Normative data of bone mineral density in an unselected adult Austrian population

Authors


  • For the Austrian Study Group on Normative Values of Bone Metabolism.

    Medizinische Abteilung, Krankenhaus der Barmherzigen Brüder, Vienna (S. Kudlacek, R. Willvonseder); Ludwig Boltzmann Institute of Ageing Research, Vienna (S. Kudlacek, W. Woloszczuk, R. Willvonseder); Institute of Medical Statistics (B. Schneider); Department of Pathophysiology and (M. Peterlik), University of Vienna Medical School, Vienna; Department of Endocrinology and Nuclear Medicine, University of Graz, Graz (G. Leb, K. Weber); IV Medical Department Hanusch Hospital and Ludwig Boltzmann Institute of Osteology, Vienna (K. Klaushofer); Ludwig Boltzmann Institut für Experimentelle Endokrinologie, Vienna (W. Woloszczuk), Austria.

Dr Stefan Kudlacek, Medical Abteilung, Krankenhaus der Barmherzigen Brüder, Große Mohrengasse 9, A-1020 Vienna, Austria. Tel.: 0043 121121 2100; fax: 0043 121121 2103; e-mail: abteilung.interne@bbwien.at

Abstract

Background There is increasing evidence that correct interpretation of bone mineral density (BMD) measurements by dual energy X-ray absorptiometry (DEXA) requires a population-specific reference range. We therefore collected data on age-related BMD in a random sample of the normal adult Austrian population to establish an appropriate normative database.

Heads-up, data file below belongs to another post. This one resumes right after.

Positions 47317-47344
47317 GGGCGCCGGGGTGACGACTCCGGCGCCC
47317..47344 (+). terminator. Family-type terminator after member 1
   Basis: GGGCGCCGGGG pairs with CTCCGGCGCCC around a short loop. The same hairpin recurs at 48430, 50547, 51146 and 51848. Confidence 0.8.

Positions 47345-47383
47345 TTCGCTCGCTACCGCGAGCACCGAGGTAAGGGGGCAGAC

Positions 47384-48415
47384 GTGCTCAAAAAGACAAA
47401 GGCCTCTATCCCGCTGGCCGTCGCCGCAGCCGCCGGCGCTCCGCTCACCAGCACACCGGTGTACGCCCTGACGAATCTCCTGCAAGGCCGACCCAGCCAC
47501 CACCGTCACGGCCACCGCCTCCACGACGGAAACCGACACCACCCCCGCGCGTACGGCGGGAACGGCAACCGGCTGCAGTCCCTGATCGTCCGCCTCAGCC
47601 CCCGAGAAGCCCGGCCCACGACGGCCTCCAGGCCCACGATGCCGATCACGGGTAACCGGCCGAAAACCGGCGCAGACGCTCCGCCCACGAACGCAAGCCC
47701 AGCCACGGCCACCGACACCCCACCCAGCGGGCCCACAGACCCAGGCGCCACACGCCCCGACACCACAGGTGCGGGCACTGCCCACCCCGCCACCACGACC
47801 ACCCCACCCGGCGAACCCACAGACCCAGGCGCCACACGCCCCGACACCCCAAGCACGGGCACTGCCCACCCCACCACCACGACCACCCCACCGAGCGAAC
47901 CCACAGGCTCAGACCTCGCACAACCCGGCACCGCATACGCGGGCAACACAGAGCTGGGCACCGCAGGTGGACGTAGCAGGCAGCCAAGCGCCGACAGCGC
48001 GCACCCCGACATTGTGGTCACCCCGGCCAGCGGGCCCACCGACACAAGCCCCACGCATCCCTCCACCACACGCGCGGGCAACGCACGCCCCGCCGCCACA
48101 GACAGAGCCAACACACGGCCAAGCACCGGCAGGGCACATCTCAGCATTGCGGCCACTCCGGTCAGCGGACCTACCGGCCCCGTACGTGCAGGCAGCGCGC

Methods We measured BMD by DEXA at five different skeletal sites in 1089 subjects, i.e. 654 females and 435 males, aged between 21–76 years, who had been recruited by 17 centres across Austria.

Results Age-related bone loss was observed until age 65 years with significant changes at the lumbar spine (r = −0·23), total hip (r = −0·07), trochanter (r = −0·10), femoral neck (r = −0·30) and Ward's triangle (r = −0·40) in the women but only at the femoral neck (r = −0·23) and at Ward's triangle (r = −0·40) in the men. When we calculated T scores from the BMD data of the young normal adult study population and used the T score set points according to the WHO classification of osteopenia and osteoporosis, we found that, depending on the skeletal site measured, 7·6–27·4% of the women and 16–41% of the men in our study group had low bone mass, whereas 0·6–2·7% of the female and 0·2–1·0% of the male study population were osteoporotic. However, osteoporosis was indicated in 4–9-fold more females and 5–15-fold more males when we based our estimates on the normative data provided by the manufacturers of the DEXA systems.

Conclusion Our data underscore the importance of using a population-specific reference range for DEXA measurements to avoid overdiagnosis of osteoporosis.

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